Peach Berry Crumble

| August 16, 2013 | 4 Comments
Peach crumble

This peach crumble is without the berries.

Peaches are so sweet you don’t have to add any sugar to this delicious desert!


3 peaches
½ cup berries (blue berries, blackberries, Saskatoons or currants, strawberries)
Stevia – light liquid


  • Slice peaches.
  • Simmer peaches with a few spoons of water in a covered pot.
  • Mix in berries and simmer a few minutes.
  • Sweeten to taste with stevia.
  • Place berry/peach mixture in a baking dish.

Crumble Topping


3/4 cup brown rice flour
2 cup oatmeal flakes
1/4 tsp. salt
1/3 cup oil or coconut oil
1/4 cup sucanat*
1/2 tsp Stevia in 3 Tbsp water
1/2 cup almonds, chopped


  1. Mix oil, sucanat and stevia/water together in a bowl.
  2. Add brown rice flour and salt to wet mixture.
  3. Mix in well.
  4. Add oatmeal and mix in well.
  5. Mix thoroughly with fingers.
  6. Sprinkle on top of fruit.
  7. Sprinkle the chopped almonds on top.
  8. Pat down firmly.
  9. Bake at 350º F. oven for approximately 40 minutes.

* or rice syrup but if you use it then you need to leave out the water with the stevia.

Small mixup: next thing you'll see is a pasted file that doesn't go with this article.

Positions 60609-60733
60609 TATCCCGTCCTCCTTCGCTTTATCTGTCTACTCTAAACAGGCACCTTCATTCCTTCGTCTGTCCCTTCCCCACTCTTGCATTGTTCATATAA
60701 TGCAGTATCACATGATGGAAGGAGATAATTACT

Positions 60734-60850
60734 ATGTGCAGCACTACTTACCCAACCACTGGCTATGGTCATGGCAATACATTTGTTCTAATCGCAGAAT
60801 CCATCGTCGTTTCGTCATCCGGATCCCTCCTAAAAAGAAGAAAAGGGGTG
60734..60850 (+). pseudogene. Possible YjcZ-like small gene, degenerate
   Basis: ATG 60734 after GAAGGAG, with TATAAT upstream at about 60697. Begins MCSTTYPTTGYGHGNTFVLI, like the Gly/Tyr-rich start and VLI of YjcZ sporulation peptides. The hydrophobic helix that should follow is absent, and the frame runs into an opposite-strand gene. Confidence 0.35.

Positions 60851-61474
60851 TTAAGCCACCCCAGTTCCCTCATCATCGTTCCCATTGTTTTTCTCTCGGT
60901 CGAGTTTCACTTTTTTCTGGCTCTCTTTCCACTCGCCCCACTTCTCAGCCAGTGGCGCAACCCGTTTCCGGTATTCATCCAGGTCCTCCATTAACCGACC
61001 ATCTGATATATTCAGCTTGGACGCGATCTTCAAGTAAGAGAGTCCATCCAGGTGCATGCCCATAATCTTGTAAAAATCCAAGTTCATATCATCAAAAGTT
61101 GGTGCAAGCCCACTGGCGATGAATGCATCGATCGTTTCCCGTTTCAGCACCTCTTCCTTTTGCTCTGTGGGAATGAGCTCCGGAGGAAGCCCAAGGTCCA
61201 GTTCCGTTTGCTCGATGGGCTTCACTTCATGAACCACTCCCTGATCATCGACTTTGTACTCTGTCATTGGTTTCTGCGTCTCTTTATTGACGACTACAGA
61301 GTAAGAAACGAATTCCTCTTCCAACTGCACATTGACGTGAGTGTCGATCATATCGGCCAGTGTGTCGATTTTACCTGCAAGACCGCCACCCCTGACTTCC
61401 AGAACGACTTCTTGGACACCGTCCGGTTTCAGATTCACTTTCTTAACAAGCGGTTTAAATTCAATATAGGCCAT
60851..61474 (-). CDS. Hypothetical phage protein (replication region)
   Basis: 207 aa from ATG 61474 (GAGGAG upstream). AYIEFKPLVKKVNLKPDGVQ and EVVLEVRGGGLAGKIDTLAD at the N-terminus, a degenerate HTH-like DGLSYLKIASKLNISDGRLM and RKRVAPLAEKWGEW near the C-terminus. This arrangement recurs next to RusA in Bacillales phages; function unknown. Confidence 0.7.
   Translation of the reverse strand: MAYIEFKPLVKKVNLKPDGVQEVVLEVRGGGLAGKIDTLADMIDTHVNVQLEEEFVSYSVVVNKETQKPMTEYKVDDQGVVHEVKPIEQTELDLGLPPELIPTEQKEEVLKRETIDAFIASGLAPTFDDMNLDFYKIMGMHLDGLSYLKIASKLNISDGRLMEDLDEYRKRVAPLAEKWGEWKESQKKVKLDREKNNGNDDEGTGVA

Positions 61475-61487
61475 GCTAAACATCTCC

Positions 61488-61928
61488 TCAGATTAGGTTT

About Diana Herrington

I am the Founder and Author at Real Food For Life. Have been teaching cooking classes worldwide since 1982. Create original, healthy recipes and menus, which are gluten free and white sugar free. Also, the author of the GREEN means LEAN and Balance Your Body e-books. I turned a debilitating health crisis into a passion for helping others with healthy, sugar free, gluten free eating and cooking.



Category: Gluten Free, Sugar Free Desserts

Comments (4)

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  1. brenda mankins says:

    Stevia is not a healthy choice!!! Natural fruit and honey. Fruit and raw honey, in particular, are excellently balanced sources of glucose and fructose, providing the liver with building blocks to create glycogen (glucose stores). Stevia, does not support glycogen formation.

  2. Brenda, stevia comes from a plant and is totally natural. I have some growing in my garden. Read more about it:
    The ‘sweet stevia leaf’ does not create an insulin response and actually nourishes the pancreas which help regulate blood sugar.

  3. Tricia Holder says:

    As a type 1 diabetic for 49 years stevia was a godsend for me. It is so beneficial to the pancreas. It (along with the other Herbal foods)helped me go from 80 units of insulin a day to 20 units. Both honey and fruit spike my bloodsugars and I avoid or greatly limit both.

  4. joy markman says:

    Hi Diana, I think there is a slight error in the recipe – there is no rice syrup, unless that is sucanat. Please tell me what sucanat is.

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